Psalm 61 opens with the author, David, not experiencing safety. Different scholars agree that this psalm was written when David was fleeing his son Absalom (2 Sam. 15-17), who not only wanted to overthrow David as king but also desired to kill him. David was far from home and emotionally overwhelmed (Psalm 61:2). This distressing situation was predicted by the prophet Nathan as a consequence to the sin David committed with Bathsheba (2 Sam. 11-12). David is fleeing his own son who is now his enemy (Psalm 61:3). Psalm 61 is a hymn about safety, ‘to the choirmaster: with the stringed instruments,’ for the nation of Israel, who would sing this hymn then and later when in captivity. The understanding of safety is something God’s people should enthusiastically and whole-heartedly affirm.
Having concluded the content study of the book of Job, we will now consider the extensive wisdom applications for our lives.
At times, God uses our senses to make His presence known (Psalm 34:8, 1 John 1:1-4). This growth in knowledge of God deepens our relationship with Him. For examples, see Isaiah 6:1-5, Luke 5:8, and 7:6-7. Job has found that theology is only the beginning; it's important, but second to our personal walk with God.
Wisdom literature is one of the more difficult genres in the Bible. Though New Testament epistles might be the easiest for us to read and understand today, it's important to keep a balance of all biblical genres in our personal reading and corporate teaching.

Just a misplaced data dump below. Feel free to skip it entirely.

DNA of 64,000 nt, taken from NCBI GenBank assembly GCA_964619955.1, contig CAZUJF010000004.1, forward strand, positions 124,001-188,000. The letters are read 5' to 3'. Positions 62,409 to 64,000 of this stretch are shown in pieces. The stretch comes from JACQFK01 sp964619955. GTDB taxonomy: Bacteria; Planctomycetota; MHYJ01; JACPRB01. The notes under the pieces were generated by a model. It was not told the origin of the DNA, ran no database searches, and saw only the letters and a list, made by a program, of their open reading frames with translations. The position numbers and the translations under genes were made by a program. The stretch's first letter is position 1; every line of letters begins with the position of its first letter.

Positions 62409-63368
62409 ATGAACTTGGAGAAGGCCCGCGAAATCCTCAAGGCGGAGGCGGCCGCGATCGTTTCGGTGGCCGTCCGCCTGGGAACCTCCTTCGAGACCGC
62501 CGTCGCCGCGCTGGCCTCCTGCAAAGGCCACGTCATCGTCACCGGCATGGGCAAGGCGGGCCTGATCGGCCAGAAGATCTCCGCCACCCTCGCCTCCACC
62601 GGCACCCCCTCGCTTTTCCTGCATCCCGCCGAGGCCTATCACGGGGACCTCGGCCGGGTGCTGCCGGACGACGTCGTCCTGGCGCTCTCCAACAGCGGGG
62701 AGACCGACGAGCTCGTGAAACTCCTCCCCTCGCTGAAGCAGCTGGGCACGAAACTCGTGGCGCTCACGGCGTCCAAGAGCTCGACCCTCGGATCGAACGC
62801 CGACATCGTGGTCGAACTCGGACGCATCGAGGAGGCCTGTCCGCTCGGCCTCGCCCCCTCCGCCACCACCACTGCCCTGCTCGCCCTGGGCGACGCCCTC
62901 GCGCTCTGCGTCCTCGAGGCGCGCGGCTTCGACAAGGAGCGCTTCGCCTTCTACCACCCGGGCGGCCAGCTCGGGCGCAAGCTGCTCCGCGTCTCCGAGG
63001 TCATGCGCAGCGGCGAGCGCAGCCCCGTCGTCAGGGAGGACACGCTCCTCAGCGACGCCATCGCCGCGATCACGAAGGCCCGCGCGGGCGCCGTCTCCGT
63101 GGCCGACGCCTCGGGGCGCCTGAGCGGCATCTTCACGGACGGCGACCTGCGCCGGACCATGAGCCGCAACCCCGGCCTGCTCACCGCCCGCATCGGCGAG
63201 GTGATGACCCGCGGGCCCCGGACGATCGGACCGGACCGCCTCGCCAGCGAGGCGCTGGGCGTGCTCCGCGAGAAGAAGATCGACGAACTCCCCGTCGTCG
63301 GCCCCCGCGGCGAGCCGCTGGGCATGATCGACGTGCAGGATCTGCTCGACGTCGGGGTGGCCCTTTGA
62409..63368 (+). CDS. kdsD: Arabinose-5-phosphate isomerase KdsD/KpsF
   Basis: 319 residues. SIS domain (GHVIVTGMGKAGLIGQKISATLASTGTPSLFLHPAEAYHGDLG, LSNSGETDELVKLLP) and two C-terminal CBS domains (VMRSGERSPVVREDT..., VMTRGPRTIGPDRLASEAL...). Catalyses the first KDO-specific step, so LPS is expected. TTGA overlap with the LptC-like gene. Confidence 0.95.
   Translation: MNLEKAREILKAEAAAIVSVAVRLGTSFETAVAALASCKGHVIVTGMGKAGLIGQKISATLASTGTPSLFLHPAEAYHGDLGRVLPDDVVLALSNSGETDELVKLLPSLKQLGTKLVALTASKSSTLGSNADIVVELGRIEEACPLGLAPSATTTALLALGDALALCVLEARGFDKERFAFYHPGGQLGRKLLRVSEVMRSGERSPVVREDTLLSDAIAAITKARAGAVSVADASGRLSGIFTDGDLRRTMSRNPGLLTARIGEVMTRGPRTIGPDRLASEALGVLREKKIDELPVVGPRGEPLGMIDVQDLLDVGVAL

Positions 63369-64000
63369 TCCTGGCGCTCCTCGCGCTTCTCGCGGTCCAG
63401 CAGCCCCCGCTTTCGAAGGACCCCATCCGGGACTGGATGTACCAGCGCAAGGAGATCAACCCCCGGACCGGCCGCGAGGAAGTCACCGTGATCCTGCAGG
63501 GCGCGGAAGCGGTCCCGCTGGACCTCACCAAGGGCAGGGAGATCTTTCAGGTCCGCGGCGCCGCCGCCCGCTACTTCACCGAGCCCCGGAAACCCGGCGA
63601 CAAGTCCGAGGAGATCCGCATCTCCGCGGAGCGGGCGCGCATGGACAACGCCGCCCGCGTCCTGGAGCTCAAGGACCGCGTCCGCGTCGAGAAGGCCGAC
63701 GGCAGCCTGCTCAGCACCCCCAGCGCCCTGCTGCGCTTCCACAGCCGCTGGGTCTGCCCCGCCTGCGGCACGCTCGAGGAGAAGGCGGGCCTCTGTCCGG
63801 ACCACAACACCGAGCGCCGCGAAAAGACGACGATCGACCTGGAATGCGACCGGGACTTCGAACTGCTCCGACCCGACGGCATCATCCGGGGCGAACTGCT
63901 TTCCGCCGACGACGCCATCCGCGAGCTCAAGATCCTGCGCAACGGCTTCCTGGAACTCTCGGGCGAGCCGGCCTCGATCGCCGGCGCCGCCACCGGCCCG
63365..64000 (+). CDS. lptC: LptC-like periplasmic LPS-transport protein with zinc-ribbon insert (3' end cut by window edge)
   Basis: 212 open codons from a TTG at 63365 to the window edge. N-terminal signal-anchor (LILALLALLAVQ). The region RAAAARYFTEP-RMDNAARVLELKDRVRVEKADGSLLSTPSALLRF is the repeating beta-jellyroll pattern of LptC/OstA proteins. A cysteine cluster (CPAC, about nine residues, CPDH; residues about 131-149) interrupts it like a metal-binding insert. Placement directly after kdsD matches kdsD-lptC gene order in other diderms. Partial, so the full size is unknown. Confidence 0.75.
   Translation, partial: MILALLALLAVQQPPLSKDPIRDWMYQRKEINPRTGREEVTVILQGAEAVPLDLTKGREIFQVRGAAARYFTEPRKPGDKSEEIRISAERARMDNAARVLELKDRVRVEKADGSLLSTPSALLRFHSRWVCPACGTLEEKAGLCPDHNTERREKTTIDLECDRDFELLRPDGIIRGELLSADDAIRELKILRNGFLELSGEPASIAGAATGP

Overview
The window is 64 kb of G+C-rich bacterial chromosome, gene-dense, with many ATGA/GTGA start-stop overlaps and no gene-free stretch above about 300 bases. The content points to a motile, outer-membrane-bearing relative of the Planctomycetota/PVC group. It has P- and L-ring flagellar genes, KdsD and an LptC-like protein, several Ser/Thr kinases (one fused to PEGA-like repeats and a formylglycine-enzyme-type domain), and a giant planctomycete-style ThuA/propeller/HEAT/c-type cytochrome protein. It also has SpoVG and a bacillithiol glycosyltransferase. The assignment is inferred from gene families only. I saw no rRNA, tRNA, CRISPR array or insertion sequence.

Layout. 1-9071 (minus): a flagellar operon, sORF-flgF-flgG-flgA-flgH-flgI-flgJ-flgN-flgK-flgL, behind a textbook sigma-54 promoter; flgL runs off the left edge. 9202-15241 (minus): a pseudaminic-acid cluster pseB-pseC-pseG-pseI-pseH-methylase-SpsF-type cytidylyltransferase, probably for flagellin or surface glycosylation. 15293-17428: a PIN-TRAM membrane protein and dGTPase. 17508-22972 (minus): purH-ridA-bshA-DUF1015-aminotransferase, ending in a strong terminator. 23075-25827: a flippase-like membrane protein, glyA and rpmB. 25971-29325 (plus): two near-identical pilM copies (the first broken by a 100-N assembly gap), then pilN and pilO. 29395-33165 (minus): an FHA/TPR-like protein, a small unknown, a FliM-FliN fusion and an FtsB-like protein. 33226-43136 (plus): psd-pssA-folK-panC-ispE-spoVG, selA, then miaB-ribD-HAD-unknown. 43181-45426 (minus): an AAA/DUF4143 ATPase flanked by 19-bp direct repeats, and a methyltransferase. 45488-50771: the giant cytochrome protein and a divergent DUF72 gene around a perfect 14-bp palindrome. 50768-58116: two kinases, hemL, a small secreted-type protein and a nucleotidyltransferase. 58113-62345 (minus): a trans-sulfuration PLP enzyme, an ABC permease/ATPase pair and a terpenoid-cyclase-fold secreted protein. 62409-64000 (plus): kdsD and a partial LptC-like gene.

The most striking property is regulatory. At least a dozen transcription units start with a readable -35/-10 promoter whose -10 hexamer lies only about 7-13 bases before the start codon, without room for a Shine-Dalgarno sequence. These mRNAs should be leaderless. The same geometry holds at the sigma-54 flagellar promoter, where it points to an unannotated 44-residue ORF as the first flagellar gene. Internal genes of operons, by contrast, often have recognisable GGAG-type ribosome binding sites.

Psalm 23 could accurately be called the most well-known Psalm and probably one of the most well-known passages in the Old Testament. We memorize it and recite it at sickbeds and gravesides. When passages become overly familiar, there is a danger that we will miss the details. However, there is needed truth about our great God, power for our godly living, and room to grow to be found in any familiar passage.
Why do senseless killings happen? What does God’s Word say we can do as believers?
These next two cycles of debate can be read in Job 15-33.
Are we trying to get the infinite things of God into our small finite minds? This is the reality of Job as he struggles through his horrific ordeal. As his friends wield accusations, Job seeks to press his mind and heart to know the wonders of the sovereignty of God. He believes it, yet it seems too wonderful for him to fully know. As he struggles through the months of his God-ordained calamity, God’s grace presses him to know and rest in the doctrine of God’s sovereignty.
If after a short time of great calamity such as Job experienced – his children killed, his lifestyle and position in the region taken away, and his body suffering like never before – would we be able to say like Job, "Blessed be the name of the Lord"? Could it be said of us that we did not sin with our lips? Job experienced supernatural grace in an hour of agony for those two verses to be written about him (Job 1:21, Job 2:10).
Today we will study sincere, unfeigned faith and how Timothy lived out this sincere faith that was modeled by his grandmother and mother.
By Job 2:10, Satan has done his worst to Job and retreated from his life. God is silent and doesn’t make sense, and Job is alone.
Three of Job’s friends come to commiserate with him in Job 2:11-12. They respect his agony and sit with him in silence for 7 days.
In chapter 3, Job speaks. He asks the question “Why?” twenty times in this book, and a few are in this chapter. He asks why he was born (Job 3:3-10), why he is still alive (Job 3:11-19), and why he can’t die now (Job 3:20-26).
Most Christians are enduring some level of difficulty at any given point in their life. The story of Job offers us wisdom in how to endure crisis and calamity in a godly way.